Whether you’re a Facebook user, a privacy wonk, or both, you’re likely aware of the social network’s settlement with the Federal Trade Commission, announced this week.
Under terms of the settlement, Facebook must now get users’ permission before it changes the way their personal information is shared. The social network also agreed to submit to privacy audits every two years for the next 20 years.
The settlement shows why it’s so important for companies to build privacy best practices into their business, preferably before the government orders them to do so. This concept—Privacy by Design—was first developed by Dr. Ann Cavoukian, information and privacy commissioner for Ontario, Canada. If Facebook had adopted these practices years ago, it could have avoided run-ins with U.S. and E.U. regulators.
The basic concept is actually quite simple: Companies should include privacy concepts and controls into new products and services during their development stage rather than treating privacy as an afterthought or ignoring it altogether. Companies should think proactively about the life cycle and uses of information collected so they can have clear policies on what they do with the information down the road.
Privacy by Design (PbD) is guided by seven core principles that companies can follow and think of as their privacy “rules of engagement” so to speak. The seven principles are:
1. Proactive not Reactive; Preventative not Remedial
2. Privacy as the Default Setting
3. Privacy Embedded into Design
4. Full Functionality — Positive-Sum, not Zero-Sum
5. End-to-End Security — Full Lifecycle Protection
6. Visibility and Transparency — Keep it Open
7. Respect for User Privacy — Keep it User-Centric
These principles have been embraced by privacy authorities worldwide as the best approach for businesses regarding treatment of sensitive personal information of consumers. Each principle represents core privacy values that, if followed, are good for businesses and consumers. And they keep regulators happy.
I haven’t seen Facebook openly recognize the value of PbD. Maybe it’s because of its unprecedented growth in the last five years. Maybe it’s because as a young, brash company it doesn’t feel the need to have to set its goals regarding privacy very high. Heck, maybe it’s because one of its financial backers is a CIA-owned venture capital group. Or maybe, it’s just because up until recently it hasn’t had to deal with more than negative press and little risk of losing users since it’s really the only game in town.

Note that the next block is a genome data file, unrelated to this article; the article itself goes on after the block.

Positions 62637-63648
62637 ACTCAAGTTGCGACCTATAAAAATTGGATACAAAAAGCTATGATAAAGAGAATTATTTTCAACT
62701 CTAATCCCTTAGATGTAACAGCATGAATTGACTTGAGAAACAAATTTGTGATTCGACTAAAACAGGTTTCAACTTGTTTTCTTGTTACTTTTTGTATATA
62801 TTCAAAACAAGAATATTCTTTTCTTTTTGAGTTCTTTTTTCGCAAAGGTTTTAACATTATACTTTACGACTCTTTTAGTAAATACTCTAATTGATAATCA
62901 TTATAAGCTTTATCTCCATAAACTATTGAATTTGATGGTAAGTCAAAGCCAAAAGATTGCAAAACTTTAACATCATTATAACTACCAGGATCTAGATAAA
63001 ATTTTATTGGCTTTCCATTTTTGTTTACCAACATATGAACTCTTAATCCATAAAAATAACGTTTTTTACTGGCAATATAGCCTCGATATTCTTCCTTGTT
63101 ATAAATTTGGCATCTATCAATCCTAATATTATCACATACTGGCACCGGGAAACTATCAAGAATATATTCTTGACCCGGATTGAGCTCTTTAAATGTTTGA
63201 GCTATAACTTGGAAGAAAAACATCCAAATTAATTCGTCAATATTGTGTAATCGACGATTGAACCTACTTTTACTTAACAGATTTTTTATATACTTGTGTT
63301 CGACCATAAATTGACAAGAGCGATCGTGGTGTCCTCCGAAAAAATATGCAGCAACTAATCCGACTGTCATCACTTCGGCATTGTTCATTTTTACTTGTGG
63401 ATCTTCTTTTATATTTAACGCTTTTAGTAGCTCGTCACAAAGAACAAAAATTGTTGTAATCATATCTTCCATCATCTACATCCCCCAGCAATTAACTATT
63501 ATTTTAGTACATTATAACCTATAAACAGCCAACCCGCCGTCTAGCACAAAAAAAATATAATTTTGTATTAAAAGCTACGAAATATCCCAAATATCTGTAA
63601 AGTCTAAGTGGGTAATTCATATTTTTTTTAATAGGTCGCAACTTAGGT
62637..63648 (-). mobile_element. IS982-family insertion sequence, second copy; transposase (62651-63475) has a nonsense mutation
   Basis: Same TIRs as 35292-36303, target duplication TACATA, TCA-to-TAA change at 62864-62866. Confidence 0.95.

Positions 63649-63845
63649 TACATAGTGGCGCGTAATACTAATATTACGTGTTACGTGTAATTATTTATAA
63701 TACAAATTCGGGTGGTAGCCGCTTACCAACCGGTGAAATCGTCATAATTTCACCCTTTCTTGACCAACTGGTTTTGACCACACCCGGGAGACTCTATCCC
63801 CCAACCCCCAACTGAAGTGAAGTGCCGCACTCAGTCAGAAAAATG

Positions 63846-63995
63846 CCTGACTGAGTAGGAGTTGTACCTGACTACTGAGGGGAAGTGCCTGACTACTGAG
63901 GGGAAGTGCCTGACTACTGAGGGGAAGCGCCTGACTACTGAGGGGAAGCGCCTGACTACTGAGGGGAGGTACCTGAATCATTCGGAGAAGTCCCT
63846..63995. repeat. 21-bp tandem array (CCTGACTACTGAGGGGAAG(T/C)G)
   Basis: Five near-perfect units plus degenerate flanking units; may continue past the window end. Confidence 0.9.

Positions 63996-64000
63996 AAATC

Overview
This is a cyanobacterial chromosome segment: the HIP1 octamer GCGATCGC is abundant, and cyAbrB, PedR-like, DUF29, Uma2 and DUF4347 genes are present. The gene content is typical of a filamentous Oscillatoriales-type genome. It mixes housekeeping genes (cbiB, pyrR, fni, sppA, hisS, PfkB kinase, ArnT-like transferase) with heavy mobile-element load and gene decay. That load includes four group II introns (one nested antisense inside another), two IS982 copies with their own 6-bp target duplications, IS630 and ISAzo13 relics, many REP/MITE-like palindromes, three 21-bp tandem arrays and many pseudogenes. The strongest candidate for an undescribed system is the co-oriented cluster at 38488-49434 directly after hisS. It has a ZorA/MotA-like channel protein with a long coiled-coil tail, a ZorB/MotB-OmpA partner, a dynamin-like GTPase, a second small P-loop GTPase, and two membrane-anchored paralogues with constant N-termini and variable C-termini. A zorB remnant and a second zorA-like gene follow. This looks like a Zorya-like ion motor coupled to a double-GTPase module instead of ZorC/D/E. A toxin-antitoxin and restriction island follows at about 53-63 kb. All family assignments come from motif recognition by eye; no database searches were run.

Regardless of the reason, Facebook is beginning to realize that people still care about their privacy. In the end, that means giving the user control over his information, and making privacy protection easy, clear and a default for users.
Facebook is a good case study for businesses on the costs of ignoring privacy. Downplaying the importance of how you treat and communicate your treatment of consumers’ personal information can be a big mistake. It illustrates why adopting PbD principles early on in a product or service is critical. Mapping out how your company handles these issues early on can prevent later headaches.
Now being a sideline critic is easy and hindsight is 20/20, but Facebook is an easy company to be used as an example on why PbD matters for businesses in the 21st century. Remember Mark Zuckerberg’s self-serving statement, referred to as Zuckerberg’s law: “Every year, people are sharing twice as much information as the previous year.” Even if it’s true, people still care about the control of their information and privacy. And in the end that is really what this FTC settlement and PbD are all about.
A version of this article originally appeared on Identity Theft 911 on Nov. 30, 2011.